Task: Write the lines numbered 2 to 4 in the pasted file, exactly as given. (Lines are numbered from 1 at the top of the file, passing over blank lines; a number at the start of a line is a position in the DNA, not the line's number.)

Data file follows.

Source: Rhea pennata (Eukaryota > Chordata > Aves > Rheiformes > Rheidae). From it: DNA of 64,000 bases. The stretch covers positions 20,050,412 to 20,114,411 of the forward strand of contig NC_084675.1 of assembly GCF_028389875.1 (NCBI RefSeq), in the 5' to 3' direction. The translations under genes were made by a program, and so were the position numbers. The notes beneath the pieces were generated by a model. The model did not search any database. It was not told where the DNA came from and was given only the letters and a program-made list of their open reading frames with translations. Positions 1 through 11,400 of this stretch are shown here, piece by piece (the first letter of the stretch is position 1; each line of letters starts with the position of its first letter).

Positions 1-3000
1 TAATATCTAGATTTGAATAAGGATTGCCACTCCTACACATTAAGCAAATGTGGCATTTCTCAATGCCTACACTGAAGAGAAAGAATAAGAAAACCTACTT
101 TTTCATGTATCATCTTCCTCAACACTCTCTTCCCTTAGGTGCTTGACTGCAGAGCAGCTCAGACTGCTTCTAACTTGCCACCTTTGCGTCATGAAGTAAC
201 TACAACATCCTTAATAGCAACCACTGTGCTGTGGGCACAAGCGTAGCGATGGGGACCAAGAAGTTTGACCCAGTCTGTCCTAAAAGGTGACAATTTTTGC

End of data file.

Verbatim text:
Positions 1-3000
1 TAATATCTAGATTTGAATAAGGATTGCCACTCCTACACATTAAGCAAATGTGGCATTTCTCAATGCCTACACTGAAGAGAAAGAATAAGAAAACCTACTT
101 TTTCATGTATCATCTTCCTCAACACTCTCTTCCCTTAGGTGCTTGACTGCAGAGCAGCTCAGACTGCTTCTAACTTGCCACCTTTGCGTCATGAAGTAAC